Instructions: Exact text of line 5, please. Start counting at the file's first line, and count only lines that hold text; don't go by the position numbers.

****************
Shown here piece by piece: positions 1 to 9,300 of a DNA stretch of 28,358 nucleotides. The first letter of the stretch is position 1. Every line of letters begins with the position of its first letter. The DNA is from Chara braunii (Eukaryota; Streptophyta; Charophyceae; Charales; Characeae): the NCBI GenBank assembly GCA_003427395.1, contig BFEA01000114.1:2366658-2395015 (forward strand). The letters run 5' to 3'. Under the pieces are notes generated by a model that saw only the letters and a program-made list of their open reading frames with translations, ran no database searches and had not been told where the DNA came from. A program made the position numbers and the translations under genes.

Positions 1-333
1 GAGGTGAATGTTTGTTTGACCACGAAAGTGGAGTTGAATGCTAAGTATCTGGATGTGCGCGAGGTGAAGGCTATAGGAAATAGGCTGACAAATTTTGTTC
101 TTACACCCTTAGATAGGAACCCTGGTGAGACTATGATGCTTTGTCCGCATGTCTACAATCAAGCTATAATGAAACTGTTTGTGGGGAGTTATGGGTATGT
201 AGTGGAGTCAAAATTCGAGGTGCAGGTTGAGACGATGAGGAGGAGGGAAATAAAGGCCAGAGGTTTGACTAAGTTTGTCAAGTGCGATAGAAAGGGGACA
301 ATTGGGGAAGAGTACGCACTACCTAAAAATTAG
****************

201 AGTGGAGTCAAAATTCGAGGTGCAGGTTGAGACGATGAGGAGGAGGGAAATAAAGGCCAGAGGTTTGACTAAGTTTGTCAAGTGCGATAGAAAGGGGACA